Category Archives: Insanity

The study of insanity in the latter 1800s and early 1900s was in its infancy. Treatment for insanity was often abusive. Diagnosis of insanity was far-reaching and depended on the white man’s definition of normal.

Additional Markers of Insanity

Images of Different Types of Insanity by J.E.D. Esquinol, courtesy Wellcome Images images@wellcome.ac.u

Images of Different Types of Insanity by J.E.D. Esquinol, courtesy Wellcome Images images@wellcome.ac.u

In the April, 1879 issue of the American Journal of Insanity, Dr. Judson Andrews gave some tips for family physicians to use in monitoring the possible development of insanity in their patients (see last post). The physical symptoms were disturbingly commonplace, but Dr. Andrews seemed to hit a bit nearer the mark when he described certain mental signs that might indicate the development of insanity. (In general, he thought these mental symptoms would develop after the physical ones.)

— Emotions might be exaggerated (a little or a lot) or the person might be unable to control expression of the emotion even when he tried.There might not be a cause for laughing or crying in a situation, or the reaction might be out of character for the individual.

An Emotional Patient, Seacliff Lunatic Asylum, New Zealand

An Emotional Patient, Seacliff Lunatic Asylum, New Zealand

— Depression might develop, either as a loss of spirits or a “shading off from the natural cheerfulness of disposition.”

— Patients could experience “forebodings of some indefinite, indefinable evil impending, from which no way of escape lies open.”

–Later, patients would begin to be overly introspective; in reviewing their actions, they would judge themselves far too harshly and negatively.

— Patients could develop difficulty making decisions about simple tasks (like what to wear) and important ones alike; any course they decided upon then yielded to “agonies of doubt” or vacillation.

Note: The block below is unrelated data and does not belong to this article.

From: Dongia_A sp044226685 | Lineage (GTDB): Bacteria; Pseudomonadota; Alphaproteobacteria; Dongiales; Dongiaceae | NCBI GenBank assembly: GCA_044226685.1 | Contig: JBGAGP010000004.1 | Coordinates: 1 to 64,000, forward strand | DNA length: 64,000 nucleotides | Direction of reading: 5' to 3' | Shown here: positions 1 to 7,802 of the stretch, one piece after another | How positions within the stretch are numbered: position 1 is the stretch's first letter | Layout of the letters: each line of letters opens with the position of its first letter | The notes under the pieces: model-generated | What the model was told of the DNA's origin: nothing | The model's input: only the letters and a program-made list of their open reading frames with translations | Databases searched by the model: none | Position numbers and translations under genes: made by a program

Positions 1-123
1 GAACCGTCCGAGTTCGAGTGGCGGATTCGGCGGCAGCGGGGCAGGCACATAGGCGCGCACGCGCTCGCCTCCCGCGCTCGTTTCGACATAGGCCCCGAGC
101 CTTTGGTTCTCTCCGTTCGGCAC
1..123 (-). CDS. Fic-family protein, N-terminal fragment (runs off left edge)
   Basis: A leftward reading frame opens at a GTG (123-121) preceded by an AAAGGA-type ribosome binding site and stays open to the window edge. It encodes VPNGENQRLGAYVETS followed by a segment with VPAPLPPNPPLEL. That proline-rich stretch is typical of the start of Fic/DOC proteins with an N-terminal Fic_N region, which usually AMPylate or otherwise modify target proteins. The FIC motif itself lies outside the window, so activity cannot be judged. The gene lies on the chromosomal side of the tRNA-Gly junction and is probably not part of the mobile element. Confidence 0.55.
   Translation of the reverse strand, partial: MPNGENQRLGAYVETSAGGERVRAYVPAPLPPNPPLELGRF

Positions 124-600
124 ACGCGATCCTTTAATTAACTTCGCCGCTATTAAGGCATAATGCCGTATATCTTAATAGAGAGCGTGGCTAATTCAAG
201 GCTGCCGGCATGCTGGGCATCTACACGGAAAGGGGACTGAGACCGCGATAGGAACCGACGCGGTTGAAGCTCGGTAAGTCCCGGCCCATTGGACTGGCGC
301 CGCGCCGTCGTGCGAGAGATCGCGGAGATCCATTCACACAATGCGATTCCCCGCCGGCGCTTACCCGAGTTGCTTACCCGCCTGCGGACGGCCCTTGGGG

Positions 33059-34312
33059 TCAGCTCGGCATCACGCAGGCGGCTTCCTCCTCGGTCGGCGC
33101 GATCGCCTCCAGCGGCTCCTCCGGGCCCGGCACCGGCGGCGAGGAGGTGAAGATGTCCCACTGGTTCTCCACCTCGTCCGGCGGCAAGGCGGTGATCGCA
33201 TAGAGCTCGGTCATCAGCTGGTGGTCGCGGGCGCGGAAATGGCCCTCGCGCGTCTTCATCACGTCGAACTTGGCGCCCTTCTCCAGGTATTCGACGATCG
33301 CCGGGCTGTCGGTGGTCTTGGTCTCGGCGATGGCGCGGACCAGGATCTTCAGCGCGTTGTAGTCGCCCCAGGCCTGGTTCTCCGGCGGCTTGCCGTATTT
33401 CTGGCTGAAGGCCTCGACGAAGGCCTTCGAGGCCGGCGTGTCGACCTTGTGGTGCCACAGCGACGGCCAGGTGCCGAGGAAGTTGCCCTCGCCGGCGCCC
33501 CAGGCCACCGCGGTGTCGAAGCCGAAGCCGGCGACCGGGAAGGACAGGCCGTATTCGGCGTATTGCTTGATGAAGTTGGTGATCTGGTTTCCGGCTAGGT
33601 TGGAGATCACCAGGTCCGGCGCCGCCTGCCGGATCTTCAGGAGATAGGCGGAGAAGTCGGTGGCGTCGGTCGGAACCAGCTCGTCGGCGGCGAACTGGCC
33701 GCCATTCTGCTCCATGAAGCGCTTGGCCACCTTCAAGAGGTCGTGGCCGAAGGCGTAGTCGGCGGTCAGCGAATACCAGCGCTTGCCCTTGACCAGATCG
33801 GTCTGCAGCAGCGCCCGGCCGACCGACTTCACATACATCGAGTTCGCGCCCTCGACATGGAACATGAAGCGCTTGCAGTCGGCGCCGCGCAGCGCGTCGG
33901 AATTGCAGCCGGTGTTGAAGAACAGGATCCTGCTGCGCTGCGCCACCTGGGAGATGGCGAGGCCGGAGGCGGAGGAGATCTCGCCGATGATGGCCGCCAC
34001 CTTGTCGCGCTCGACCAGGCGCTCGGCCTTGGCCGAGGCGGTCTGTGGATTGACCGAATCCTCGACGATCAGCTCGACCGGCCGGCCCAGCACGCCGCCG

Other changes might be in personality, dress and personal appearance, and “exaltation or exaggeration.”

Insanity Continued to be a Misunderstood Subject, from a Toronto Newspaper, circa 1915 - 1919

Insanity Continued to be a Misunderstood Subject, from a Toronto Newspaper, circa 1915 – 1919

Unfortunately, many of these symptoms could develop so slowly they would be hard to detect; in other cases they might just be an intensification of the person’s normal personality and also hard to spot. At least, though, concluded Dr. Andrews, insanity had lost its mystery and dread, and “the insane man stands forth simply as a sick man: one, who by reason of cerebral disease, is unable to use his brain.”

This viewpoint was undoubtedly kinder than the fear and judgment insanity had faced in the past.

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Predicting Insanity

An Article from the Trenton Evening New, Nove 7, 1898, Showing a Change in Behavior Leading to an Insanity Diagnosis

An Article from the Trenton Evening New, Nov. 7, 1898, Showing a Change in Behavior Leading to an Insanity Diagnosis

Toward the latter part of the nineteenth century, mental health specialists (alienists) began to alter their approach to diagnosing insanity. Instead of looking at specific behaviors in patients and making a diagnosis from them, doctors thought it made more sense to look at changes in patients’ ordinary behaviors. To paraphrase one expert: Performing a dangerous tightrope stunt would not be considered insanity in a circus performer, but might be in someone who had never done such a thing and suddenly decided to try it.

Of course, neither alienists nor families wanted to wait until someone actually became insane before they intervened. Could there possibly be ways to predict the development of insanity? An article in the April, 1879 issue of the American Journal of Insanity gave some tips for family physicians to use in monitoring the possible development of insanity in their patients. In the words of the article’s author, Dr. Judson Andrews, early indications that might be considered precursors of insanity included:

Front Entrance, New York State Lunatic Asylum Where Dr. Andrews was Assistant Physician

Front Entrance, New York State Lunatic Asylum Where Dr. Andrews was Assistant Physician

— morbid dreams

— impairment of sleep

— a symptom cluster that included loss of appetite and indigestion, with pain, belching, flatulence, heartburn, and offensive breath

— a symptom cluster that included an increased action of the heart, full and strong pulse, a flushed face and slightly elevated temperature of the skin; the appetite might remain the same or even increase, but there would almost always be weight loss